You might be connected over lunch or dinner, and suddenly, something incredible sparks in terms of business potentials or anything else. That’s why we created this event; to create that environment where we can bring amazing people together and allow those sparks to fly, those ideas to be shared, and those connections to be made.

We only allow 150 people at the event. It’s by invitation or application only. We only have a few spots left. We’re getting close to the end here. Are you serious about taking your business to the next level? Do you want to be a serious player in this space and not somebody who hides behind their computer and says, “I’ll get to that next year”?

I’m telling you, I’ve reached out to the same people who told me, “Yeah, I’ll definitely come next year,” last year, and they’re still in the same place in business as they were last year.

That’s sad. Don’t put your business off. This is your life. Do not delay this. If this is something you feel could be a good fit for you, here’s what I want you to do: Go to healthpreneurgroup.com/live. Click on the red button that says, “Request an invitation.” Fill out the questions so we have a better sense of who you are. We’ll review your application. We’ll get back to you in one or two days, and we’ll let you know if all is good. That’s it.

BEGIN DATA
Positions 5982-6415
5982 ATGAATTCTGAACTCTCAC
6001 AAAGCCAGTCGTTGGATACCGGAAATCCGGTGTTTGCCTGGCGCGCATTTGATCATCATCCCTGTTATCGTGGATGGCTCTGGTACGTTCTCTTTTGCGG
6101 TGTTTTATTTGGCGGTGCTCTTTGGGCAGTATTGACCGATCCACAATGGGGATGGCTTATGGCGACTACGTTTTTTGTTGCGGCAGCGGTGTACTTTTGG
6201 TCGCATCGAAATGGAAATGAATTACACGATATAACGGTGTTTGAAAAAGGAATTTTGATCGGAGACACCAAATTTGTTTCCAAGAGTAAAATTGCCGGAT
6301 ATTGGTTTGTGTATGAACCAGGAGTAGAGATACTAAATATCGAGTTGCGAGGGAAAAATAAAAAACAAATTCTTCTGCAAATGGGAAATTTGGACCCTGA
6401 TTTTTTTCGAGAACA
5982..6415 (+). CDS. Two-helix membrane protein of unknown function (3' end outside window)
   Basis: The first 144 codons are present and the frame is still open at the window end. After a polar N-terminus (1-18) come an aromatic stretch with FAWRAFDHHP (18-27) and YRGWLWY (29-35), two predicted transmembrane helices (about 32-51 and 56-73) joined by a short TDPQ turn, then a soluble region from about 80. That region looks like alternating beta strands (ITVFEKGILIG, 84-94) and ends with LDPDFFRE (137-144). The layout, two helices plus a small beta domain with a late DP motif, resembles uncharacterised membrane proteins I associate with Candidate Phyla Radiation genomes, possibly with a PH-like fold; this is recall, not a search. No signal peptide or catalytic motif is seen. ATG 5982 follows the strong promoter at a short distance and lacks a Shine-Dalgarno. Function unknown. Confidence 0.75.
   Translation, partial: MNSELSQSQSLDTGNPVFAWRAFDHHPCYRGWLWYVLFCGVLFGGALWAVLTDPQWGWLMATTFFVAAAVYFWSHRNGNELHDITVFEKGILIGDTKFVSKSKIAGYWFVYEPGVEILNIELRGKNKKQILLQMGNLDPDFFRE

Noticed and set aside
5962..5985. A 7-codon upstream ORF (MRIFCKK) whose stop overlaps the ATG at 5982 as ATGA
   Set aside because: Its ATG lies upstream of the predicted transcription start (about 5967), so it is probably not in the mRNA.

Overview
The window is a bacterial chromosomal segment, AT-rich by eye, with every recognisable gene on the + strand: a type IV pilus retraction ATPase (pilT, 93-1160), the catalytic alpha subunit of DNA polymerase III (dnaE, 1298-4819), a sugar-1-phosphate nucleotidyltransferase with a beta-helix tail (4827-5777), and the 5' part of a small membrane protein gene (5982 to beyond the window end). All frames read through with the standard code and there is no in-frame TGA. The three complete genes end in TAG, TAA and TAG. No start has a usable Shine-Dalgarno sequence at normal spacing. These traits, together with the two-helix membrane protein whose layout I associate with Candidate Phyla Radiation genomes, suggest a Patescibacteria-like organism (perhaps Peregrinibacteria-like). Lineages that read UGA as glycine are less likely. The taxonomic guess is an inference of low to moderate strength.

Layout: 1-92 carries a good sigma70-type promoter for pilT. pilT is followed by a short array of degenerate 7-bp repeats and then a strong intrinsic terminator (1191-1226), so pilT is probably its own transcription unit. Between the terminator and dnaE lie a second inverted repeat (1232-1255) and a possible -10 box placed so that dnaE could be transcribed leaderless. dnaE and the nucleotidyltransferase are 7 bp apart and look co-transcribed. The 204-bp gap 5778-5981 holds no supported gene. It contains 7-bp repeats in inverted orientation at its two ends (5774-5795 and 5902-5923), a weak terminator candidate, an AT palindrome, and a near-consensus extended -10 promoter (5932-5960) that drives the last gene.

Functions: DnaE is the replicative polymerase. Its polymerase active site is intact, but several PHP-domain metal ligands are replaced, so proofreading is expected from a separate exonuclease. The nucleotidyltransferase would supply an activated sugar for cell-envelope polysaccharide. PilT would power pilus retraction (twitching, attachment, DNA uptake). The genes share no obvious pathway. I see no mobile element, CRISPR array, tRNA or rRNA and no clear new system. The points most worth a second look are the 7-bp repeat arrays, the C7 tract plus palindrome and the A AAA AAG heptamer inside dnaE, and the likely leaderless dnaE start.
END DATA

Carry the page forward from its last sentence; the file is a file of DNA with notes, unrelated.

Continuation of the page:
We only have a few spots left. We must let the venue know our final numbers by the end of the month. We’re down to the wire. As I said before, the number one decision I ever made in my life was to attend my first live event in 2010. Before that, for three years, I thought I could do this on my own, sitting behind my computer and figuring it out.

That’s when I struggled. That’s when I struggled big time. I attended that first live event in 2010, joined a mastermind group, met people like Ian, and everything because of that, everything in my business, is a result of that initial decision.